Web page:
Little Golden Books Exhibition
From "The Poky Little Puppy" to "Doctor Dan the Bandage Man," the Little Golden Books have been a childhood staple since 1942. Take a trip back in time and explore some of earlier books in the series with this National Museum of American History exhibition.
Symbols in a Story: What’s What?
Invite students to explore this interactive, in which players go deep inside the painting “Achelous and Hercules,” by American regionalist Thomas Hart Benton. The artist set the Greek myth in rural Missouri, giving it a new figurative meaning. The activity introduces the literary devices of symbol, simile and metaphor.
Children’s Book Creations
In this lesson from the Cooper-Hewitt, Smithsonian Design Museum, high school students will read a Japanese folktale, “Momotaro: Boy of the Peach,” to learn about Japanese culture and story structure. They will then create a children’s book version of the Momotaro story to share with younger readers.
Camping With the Sioux
In the fall of 1881, Alice Fletcher traveled to Dakota Territory to live with Sioux women and study their way of life. Visit this site, created by the National Museum of Natural History, to read the journals she kept and the Sioux folktales she recorded during her stay.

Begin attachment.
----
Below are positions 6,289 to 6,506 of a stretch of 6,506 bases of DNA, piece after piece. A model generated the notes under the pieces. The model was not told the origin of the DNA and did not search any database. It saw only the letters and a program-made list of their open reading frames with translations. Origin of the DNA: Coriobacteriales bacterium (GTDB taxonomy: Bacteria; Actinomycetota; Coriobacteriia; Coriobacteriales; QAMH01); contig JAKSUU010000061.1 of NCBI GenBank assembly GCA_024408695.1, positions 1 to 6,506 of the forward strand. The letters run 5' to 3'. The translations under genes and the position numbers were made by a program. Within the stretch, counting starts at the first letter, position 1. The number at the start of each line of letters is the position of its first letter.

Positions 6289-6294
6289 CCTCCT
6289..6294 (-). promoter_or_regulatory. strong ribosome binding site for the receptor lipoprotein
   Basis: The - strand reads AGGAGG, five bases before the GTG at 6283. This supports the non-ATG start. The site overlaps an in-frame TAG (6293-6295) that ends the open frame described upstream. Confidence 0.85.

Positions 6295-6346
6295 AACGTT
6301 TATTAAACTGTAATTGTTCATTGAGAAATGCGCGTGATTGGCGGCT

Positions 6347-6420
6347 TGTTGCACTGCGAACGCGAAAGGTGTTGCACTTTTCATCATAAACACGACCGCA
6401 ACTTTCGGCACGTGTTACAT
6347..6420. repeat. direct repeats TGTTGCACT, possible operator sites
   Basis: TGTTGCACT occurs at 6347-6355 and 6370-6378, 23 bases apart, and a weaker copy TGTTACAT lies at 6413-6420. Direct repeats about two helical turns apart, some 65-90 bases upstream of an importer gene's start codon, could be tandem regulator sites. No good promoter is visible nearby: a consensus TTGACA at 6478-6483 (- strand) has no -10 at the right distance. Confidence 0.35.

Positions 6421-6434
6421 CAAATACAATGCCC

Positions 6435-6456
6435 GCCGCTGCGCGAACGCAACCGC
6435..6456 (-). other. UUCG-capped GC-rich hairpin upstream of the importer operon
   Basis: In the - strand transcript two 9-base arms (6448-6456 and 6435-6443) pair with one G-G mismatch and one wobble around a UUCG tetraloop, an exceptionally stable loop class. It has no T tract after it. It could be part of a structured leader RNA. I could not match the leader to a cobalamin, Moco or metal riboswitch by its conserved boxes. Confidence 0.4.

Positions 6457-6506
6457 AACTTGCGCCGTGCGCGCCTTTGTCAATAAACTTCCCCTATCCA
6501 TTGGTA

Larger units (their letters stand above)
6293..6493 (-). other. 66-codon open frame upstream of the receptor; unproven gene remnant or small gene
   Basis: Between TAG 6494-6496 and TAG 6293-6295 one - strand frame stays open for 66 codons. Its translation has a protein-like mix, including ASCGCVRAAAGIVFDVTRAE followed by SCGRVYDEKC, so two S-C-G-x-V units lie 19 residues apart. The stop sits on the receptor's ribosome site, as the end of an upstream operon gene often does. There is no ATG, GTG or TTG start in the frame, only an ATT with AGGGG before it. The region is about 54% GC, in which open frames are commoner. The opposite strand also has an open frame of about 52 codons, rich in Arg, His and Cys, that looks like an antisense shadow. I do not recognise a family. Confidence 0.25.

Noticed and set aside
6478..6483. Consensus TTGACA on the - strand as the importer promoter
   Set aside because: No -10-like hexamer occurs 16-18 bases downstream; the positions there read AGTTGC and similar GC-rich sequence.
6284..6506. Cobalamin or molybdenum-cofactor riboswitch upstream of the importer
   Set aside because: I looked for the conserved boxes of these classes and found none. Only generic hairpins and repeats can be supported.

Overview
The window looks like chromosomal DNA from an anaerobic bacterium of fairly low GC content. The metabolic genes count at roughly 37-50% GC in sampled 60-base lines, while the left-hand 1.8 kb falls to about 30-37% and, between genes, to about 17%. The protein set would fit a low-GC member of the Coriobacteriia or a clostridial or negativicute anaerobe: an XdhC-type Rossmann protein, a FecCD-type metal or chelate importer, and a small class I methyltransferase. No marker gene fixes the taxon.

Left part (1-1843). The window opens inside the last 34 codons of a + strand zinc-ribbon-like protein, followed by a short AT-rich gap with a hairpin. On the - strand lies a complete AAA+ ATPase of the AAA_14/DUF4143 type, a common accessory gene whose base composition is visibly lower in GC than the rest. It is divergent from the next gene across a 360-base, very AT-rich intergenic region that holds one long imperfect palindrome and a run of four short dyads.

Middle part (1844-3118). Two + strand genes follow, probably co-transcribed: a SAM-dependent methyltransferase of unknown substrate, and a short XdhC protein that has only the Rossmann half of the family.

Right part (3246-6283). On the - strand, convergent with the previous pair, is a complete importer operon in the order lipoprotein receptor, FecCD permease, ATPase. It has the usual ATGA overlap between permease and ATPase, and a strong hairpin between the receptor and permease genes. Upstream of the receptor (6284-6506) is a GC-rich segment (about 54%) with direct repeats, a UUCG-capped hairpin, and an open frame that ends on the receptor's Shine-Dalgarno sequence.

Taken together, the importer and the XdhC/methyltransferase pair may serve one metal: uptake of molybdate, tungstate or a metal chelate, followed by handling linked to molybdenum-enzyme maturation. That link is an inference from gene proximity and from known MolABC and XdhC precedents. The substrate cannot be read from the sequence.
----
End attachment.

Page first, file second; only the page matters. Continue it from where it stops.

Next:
Cultural Education Resources
Broaden your students’ minds with these cultural educational guides, lesson plans, media programs and other useful materials from the Smithsonian Center for Folklife and Cultural Heritage.
Smithsonian Migratory Bird Center
The Smithsonian Migratory Bird Center, part of the National Zoo, is dedicated to understanding, conserving and championing the phenomenon of bird migration. Explore the center’s site to learn all about bird friendly coffee, how to get involved and ongoing research. The site also features a host of lessons, fact sheets and games to share with students.
In this lesson from the Cooper-Hewitt, Smithsonian Design Museum, high school students examine bird art to get a deeper understanding of a bird’s anatomy. Then they make connections between physical traits and habitat so they can design an imaginary bird in its environment.
Tale of a Whale and Why It Can Be Told
In this multistep lesson from the Smithsonian Center for Learning and Digital Access, students do the work of scientists who study the endangered North Atlantic right whale. They compare photos to identify an individual whale and use a record of sightings to track this whale’s movements along the eastern seaboard.